Unsigned Contracts Will Not Support a Mechanic’s Lien

The Massachusetts District Court Appellate
Division recently upheld a municipal court trial judge’s order dissolving a
mechanic’s lien because written proposals between a contractor and a property
owner were never signed.

In the case of Petrucelli Construction Co., Inc. v. Hirain Barrios, the
appellate division ruled that Massachusetts law requires that written contracts
must be "signed by the party to be charged" in order to be
enforceable. The mechanic’s lien statute G.L.c. 254, § 2A defines a written
contract as "any written contract enforceable under the laws of the
Commonwealth." 

In Petrucelli,
because the contractor’s three proposals to the real property owner were never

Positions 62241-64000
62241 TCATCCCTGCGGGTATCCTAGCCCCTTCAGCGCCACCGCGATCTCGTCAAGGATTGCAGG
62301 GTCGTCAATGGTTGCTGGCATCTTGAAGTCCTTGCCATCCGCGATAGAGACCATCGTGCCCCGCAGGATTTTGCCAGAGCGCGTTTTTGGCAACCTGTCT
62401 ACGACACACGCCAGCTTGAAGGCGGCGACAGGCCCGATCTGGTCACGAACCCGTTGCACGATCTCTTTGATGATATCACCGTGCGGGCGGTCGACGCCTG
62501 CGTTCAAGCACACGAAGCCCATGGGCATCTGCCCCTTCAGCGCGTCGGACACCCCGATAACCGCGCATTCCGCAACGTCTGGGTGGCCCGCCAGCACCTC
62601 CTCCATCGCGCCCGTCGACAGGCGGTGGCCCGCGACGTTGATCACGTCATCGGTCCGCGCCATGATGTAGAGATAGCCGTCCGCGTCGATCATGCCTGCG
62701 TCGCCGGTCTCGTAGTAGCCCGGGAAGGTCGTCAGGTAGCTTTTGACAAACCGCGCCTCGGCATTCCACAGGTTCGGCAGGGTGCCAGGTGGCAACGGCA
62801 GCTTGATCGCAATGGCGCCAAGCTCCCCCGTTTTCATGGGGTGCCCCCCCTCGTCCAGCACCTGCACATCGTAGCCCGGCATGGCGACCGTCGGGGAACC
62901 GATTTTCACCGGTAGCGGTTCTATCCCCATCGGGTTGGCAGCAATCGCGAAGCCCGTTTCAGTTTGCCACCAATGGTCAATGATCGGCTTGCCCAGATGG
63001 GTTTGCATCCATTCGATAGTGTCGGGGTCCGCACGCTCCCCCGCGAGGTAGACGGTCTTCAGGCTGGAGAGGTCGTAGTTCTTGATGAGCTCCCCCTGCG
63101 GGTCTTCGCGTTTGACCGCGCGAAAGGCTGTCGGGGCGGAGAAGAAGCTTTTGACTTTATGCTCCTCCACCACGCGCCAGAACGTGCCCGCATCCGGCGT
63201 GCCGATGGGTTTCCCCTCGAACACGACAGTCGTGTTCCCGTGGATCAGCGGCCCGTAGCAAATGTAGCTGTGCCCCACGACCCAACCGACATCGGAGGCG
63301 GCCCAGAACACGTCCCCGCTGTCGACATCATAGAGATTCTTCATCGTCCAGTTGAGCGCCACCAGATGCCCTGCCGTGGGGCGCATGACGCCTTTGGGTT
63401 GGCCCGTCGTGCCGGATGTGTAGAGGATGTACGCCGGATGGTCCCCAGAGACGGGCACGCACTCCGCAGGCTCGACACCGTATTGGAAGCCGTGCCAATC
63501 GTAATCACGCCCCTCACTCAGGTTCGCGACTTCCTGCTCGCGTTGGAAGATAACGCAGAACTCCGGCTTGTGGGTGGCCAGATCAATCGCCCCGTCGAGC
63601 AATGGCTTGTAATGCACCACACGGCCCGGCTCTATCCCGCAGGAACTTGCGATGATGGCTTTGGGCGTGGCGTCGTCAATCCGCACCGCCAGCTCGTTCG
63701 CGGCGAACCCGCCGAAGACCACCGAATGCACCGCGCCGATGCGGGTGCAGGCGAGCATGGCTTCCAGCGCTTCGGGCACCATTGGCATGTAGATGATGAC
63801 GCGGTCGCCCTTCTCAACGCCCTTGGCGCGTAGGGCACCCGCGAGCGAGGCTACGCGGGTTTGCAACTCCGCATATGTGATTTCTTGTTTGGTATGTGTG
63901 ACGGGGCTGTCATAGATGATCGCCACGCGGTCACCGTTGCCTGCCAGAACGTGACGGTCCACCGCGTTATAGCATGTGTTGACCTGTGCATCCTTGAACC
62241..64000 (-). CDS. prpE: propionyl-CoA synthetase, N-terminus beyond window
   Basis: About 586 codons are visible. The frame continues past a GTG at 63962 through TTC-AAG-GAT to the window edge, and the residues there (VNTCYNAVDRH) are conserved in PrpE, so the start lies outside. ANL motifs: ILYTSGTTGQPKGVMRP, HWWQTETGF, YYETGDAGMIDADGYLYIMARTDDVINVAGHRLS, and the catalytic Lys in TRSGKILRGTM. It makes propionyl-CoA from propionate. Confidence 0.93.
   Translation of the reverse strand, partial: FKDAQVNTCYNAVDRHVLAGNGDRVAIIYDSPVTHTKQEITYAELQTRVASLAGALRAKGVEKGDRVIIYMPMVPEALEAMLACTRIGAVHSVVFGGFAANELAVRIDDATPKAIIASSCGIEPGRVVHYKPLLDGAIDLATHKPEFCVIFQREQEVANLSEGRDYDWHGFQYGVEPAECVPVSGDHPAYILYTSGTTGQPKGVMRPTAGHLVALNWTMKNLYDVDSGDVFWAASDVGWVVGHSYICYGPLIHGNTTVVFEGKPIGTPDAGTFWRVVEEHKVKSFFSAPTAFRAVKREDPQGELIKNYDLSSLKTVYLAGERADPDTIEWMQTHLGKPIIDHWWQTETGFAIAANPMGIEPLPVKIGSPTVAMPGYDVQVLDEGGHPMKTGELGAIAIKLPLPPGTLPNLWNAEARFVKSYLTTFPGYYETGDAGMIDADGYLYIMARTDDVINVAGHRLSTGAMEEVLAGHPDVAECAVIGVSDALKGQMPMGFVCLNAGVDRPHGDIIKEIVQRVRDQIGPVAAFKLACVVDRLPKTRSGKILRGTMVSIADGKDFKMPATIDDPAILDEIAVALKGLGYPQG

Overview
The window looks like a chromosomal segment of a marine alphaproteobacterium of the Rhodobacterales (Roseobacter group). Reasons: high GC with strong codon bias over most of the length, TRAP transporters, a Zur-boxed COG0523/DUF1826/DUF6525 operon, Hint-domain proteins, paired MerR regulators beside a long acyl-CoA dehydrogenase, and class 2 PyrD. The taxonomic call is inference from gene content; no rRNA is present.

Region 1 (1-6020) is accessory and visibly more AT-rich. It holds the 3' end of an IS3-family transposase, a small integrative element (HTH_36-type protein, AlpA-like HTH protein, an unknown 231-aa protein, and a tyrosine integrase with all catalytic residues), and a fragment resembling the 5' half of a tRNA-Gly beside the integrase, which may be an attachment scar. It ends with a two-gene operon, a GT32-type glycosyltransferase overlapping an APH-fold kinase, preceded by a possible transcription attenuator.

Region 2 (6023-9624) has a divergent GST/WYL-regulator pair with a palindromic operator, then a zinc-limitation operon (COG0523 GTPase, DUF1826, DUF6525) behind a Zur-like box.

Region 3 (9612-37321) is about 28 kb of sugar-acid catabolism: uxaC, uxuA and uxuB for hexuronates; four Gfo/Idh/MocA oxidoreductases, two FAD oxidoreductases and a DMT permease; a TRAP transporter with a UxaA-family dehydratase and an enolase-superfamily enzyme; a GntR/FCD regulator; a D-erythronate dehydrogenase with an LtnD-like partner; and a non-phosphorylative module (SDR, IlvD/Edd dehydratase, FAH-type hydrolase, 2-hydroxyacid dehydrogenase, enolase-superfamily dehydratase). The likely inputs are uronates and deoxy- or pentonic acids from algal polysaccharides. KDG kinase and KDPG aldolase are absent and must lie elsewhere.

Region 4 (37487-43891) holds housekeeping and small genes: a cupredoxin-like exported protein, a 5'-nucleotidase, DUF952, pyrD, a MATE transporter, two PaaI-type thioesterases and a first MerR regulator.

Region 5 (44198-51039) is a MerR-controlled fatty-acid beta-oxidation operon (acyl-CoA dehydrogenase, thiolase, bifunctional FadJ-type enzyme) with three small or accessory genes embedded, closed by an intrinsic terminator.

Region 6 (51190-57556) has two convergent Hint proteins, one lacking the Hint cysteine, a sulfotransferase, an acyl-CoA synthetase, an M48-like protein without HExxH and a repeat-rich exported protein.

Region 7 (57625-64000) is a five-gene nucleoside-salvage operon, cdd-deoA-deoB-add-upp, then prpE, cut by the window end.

signed, there was no enforceable written contract upon which a mechanic’s lien
could be founded. As a result, the appellate division upheld the trial court’s
dissolution of the contractor’s mechanic’s lien.

The Petrucelli decision is a bright line
reminder to contractors that in order to maintain an enforceable mechanic’s
lien, you must have a written contract signed by the real property owner.
Thereafter, you must also strictly adhere to the steps and timetables set forth
in M.G.L.c. 254 to perfect it.

If you would like more information about the
mechanic’s lien, or have questions about any construction law issue, please
contact Hugh
J. Gorman, III
, the author of this alert. Hugh is chair of Prince
Lobel’s Construction
Law Practice Group
and can be reached at 617 456 8093 or hgorman@princelobel.com.